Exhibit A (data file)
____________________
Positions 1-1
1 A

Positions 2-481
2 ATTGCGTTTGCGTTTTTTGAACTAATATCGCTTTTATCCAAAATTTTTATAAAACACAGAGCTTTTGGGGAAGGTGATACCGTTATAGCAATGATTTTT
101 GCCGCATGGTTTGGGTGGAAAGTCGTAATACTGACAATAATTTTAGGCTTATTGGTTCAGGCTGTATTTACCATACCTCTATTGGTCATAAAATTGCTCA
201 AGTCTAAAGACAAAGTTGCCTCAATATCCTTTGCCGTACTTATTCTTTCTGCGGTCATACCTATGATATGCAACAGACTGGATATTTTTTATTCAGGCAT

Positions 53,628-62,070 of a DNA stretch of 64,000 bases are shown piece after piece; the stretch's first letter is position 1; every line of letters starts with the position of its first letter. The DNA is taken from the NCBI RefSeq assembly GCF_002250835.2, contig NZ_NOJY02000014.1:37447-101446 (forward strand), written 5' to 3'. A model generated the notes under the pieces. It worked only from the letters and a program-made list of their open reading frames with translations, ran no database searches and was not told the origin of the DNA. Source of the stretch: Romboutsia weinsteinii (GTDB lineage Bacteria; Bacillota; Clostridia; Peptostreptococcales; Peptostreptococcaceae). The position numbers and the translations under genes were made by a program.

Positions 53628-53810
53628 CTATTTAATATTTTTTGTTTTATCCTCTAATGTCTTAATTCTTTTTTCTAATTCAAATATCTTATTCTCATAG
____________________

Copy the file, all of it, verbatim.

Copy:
Positions 1-1
1 A

Positions 2-481
2 ATTGCGTTTGCGTTTTTTGAACTAATATCGCTTTTATCCAAAATTTTTATAAAACACAGAGCTTTTGGGGAAGGTGATACCGTTATAGCAATGATTTTT
101 GCCGCATGGTTTGGGTGGAAAGTCGTAATACTGACAATAATTTTAGGCTTATTGGTTCAGGCTGTATTTACCATACCTCTATTGGTCATAAAATTGCTCA
201 AGTCTAAAGACAAAGTTGCCTCAATATCCTTTGCCGTACTTATTCTTTCTGCGGTCATACCTATGATATGCAACAGACTGGATATTTTTTATTCAGGCAT

Positions 53,628-62,070 of a DNA stretch of 64,000 bases are shown piece after piece; the stretch's first letter is position 1; every line of letters starts with the position of its first letter. The DNA is taken from the NCBI RefSeq assembly GCF_002250835.2, contig NZ_NOJY02000014.1:37447-101446 (forward strand), written 5' to 3'. A model generated the notes under the pieces. It worked only from the letters and a program-made list of their open reading frames with translations, ran no database searches and was not told the origin of the DNA. Source of the stretch: Romboutsia weinsteinii (GTDB lineage Bacteria; Bacillota; Clostridia; Peptostreptococcales; Peptostreptococcaceae). The position numbers and the translations under genes were made by a program.

Positions 53628-53810
53628 CTATTTAATATTTTTTGTTTTATCCTCTAATGTCTTAATTCTTTTTTCTAATTCAAATATCTTATTCTCATAG